I still feel like a bad mother because I don't breastfeed my DD2. Because of her condition, she needs it more than my other children did and they both fed for at least 21 months longer than her but I didn't stop because I didn't want it enough, or because I didn't have the education or support to continue. I stopped because at a certain point it became too. Effing. Hard.

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    I wish midwives were all LC's and that they were *good* ones. I was so fortunate to have *one* amazing midwife (that I never saw again) on my first night after having DD that told me I could lay down and feed. Something so darn simple! And this was in the private system.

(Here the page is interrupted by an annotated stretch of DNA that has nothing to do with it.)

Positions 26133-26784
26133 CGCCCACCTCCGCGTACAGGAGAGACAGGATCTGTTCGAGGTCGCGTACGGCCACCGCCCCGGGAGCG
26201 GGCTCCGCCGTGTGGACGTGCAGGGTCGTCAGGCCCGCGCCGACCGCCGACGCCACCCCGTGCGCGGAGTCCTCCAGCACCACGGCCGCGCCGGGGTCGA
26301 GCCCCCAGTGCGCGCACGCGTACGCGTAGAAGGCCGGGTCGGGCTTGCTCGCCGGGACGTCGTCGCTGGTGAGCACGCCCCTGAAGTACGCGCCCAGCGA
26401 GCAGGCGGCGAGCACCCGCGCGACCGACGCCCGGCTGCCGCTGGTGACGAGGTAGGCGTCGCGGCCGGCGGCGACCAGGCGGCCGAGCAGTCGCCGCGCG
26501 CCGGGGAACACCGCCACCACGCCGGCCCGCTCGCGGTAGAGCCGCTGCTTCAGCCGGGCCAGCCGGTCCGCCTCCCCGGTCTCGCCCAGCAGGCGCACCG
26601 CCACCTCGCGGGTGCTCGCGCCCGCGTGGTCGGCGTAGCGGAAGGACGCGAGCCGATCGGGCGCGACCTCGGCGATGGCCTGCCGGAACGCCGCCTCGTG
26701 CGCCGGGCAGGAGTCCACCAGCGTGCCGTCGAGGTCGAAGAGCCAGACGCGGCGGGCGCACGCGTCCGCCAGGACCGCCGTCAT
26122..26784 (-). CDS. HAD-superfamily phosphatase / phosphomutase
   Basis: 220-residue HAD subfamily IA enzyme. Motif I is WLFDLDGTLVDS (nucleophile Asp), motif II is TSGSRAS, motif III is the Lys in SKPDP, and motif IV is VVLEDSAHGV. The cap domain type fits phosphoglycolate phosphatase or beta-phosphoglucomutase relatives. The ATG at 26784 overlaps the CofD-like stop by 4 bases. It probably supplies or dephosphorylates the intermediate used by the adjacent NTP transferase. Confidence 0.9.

If I'd gone public, I'd have been out after 1 night.

    We are set up to fail.

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    Quote Originally Posted by DaughteroftheForest View Post
    I could not agree with this more! To this day I still struggle with guilt over 'giving up' on breastfeeding my third baby. I fed my first for 25 months, I fed my second through my third pregnancy and up until she was 26 months. I tandem fed with my third baby until she was 3 months old. I'm pretty sure I continued breastfeeding my toddler for a week or so after my baby weaned. She still asks for boob when she's upset and it's been eight weeks since she weaned. It breaks my heart